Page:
JMU board unanimously votes to rename 3 buildings named after Confederate leaders

JMU Flickr Taber Andrew Baln_636343

HARRISONBURG, Va. (WAVY) — James Madison University’s Board of Visitors voted unanimously Tuesday to rename three buildings on campus named after Confederate leaders, with the change taking effect immediately.

The three halls on JMU’s Quad were named after Confederate general Thomas “Stonewall” Jackson, Confederate naval officer Matthew Fontaine Maury and Turner Ashby, the “Black Knight of the Confederacy” who died in Harrisonburg during the Civil War.

Donna Harper, Vice President for Access and Enrollment Management at JMU, called it a proud moment in the university’s history.

The decision comes two weeks after University President Jonathan Alger said he was bringing the recommendation to the board, emphasizing the overwhelming support in changing the names from students and alumni, faculty and staff, and community members.

“As many have noted, these names reflected a cause that would have preserved the institution of slavery and dismantled the Union set up by the Constitution,” Alger wrote. “We know that these names are a painful reminder of a history of oppression, and that they send an unwelcoming message to Black students, faculty and staff in particular.  That is not who we are or who we want to be.  We embrace values of diversity, inclusion, and equity, and we know that we become a better and stronger educational institution as we strive to live out those values.”

The buildings were given temporary, “non-honorific” designations in the meantime, and an inclusive community-involved process to select new names will happen over the next year.

While discussions about changing other building names on campus will continue, Alger said there are no plans to change the name of the school, despite Madison having owned slaves.

“It is certainly true that James Madison himself owned slaves during his lifetime, and as an institution we have taken important steps to tell the full history of Madison and of his times.  We recognize his flaws as well as his virtues—a combination that describes all of us, and our times as well as his … Indeed, without Madison’s life work, we might not be able to have this conversation today.  This legacy is also critical to our DNA as a nation, and to our DNA as an educational institution in which we value freedom of expression.”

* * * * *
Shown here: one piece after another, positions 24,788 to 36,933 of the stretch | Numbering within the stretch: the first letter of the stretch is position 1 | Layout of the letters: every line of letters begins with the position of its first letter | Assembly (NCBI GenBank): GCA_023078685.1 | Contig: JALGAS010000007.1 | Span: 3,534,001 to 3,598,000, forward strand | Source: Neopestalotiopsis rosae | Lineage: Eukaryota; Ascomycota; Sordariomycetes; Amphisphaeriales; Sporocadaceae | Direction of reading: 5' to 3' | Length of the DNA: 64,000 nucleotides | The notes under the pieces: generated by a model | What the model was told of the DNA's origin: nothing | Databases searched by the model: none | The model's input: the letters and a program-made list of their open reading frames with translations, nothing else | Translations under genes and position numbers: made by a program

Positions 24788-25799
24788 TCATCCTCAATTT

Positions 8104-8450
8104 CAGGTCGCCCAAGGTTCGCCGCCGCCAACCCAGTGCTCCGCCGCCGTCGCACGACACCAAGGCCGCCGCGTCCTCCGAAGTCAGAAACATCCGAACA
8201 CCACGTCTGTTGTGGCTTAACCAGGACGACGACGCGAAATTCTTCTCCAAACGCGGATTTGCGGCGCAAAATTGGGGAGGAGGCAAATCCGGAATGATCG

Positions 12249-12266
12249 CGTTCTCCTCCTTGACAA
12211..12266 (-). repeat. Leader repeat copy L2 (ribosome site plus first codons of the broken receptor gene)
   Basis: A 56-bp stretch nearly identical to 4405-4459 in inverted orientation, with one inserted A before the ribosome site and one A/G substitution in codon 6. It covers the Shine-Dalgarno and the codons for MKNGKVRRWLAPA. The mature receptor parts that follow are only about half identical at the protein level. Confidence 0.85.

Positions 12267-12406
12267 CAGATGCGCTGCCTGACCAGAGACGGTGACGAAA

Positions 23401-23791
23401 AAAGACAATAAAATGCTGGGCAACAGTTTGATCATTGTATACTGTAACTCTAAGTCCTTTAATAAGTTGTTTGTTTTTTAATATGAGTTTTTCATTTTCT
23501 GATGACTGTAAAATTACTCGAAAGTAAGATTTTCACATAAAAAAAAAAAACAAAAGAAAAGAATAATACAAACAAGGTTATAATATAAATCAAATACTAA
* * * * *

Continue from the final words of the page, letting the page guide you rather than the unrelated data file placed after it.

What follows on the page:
JMU recently named one of its newest buildings on campus after one of Madison’s slaves, Paul Jennings, who eventually purchased his freedom after Madison’s death.

Another building that JMU may consider renaming is Wilson Hall, the main building on JMU’s Quad. It’s named after former President Woodrow Wilson, who was born in nearby Augusta County.

The 28th president’s alma mater, Princeton University, recently removed Wilson’s name from their school of public policy due to his racist history, which including unprecedented segregation policies in the federal government. He’s also notoriously known for screening D.W. Griffith’s pro-Ku Klux Klan propaganda film “Birth of a Nation” at the White House.

Though Alger acknowledges it was a big move to change the names, he says that’s only the first step in making the university more equitable and inclusive.

“There is much hard work to be done, and it will take much more than changing the names of buildings.  As a university, that means that we must all continue to listen, learn, and act—and to treat one another with respect as we engage in this hard work together.  These are extremely stressful times for us all, but as we live out our motto of “Being the Change,” we also have an opportunity and a responsibility to call upon the better angels of our nature—as Abraham Lincoln implored the nation many years ago.  It matters both what we do, and how we do it.”

JMU leadership also discussed their plans for the fall 2020 semester amid the coronavirus pandemic. To read more on the university’s plans, click here.

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